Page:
This week kicks off the first holiday shopping season since a law went into effect that is supposed to make children's toys safer. But the U.S. Public Interest Research Group says there is still trouble in toy land.
"There is no magic wand fixing the CSPC (Consumer Product Safety Commission) and making products safer won't happen overnight," U.S. PIRG public health advocate Liz Hitchcock said.
Choking hazards are the number one cause of toy-related deaths. For example, U.S. PIRG says the ball on top of the creative wood stacking rings made by Zaidy Products is too small for children under the age of three.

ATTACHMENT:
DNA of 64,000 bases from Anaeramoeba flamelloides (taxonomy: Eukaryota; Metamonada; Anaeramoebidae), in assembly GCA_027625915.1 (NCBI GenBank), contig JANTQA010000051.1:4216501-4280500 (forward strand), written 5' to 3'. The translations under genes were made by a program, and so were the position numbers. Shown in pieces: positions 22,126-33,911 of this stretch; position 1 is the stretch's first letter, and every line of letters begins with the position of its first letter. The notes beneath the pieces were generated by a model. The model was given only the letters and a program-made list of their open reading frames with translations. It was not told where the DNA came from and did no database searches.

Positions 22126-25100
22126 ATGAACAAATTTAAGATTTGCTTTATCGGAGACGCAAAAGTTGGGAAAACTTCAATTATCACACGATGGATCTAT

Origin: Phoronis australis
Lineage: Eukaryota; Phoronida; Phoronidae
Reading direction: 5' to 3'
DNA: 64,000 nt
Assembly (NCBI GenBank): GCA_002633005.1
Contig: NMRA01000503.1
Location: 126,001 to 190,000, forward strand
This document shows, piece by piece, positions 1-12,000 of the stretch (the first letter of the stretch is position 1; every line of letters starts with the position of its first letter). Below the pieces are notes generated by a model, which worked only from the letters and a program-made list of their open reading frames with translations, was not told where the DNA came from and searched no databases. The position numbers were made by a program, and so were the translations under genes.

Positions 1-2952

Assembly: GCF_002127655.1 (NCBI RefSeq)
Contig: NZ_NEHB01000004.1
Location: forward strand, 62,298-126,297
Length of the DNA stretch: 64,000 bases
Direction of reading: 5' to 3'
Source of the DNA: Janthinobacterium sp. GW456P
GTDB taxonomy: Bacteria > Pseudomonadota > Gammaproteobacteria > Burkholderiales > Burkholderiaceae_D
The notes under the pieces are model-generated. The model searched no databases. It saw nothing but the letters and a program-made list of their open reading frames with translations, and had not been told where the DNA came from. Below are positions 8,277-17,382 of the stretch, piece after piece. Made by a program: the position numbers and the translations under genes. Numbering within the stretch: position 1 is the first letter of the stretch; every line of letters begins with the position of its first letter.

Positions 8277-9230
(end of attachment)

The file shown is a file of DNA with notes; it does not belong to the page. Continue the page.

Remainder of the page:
If a toy or part can fit through a toilet paper tube it's too small for kids under three. That's why balloons can be deadly. When they are inflated they don't fit, but if they pop they become one of the leading choking hazards.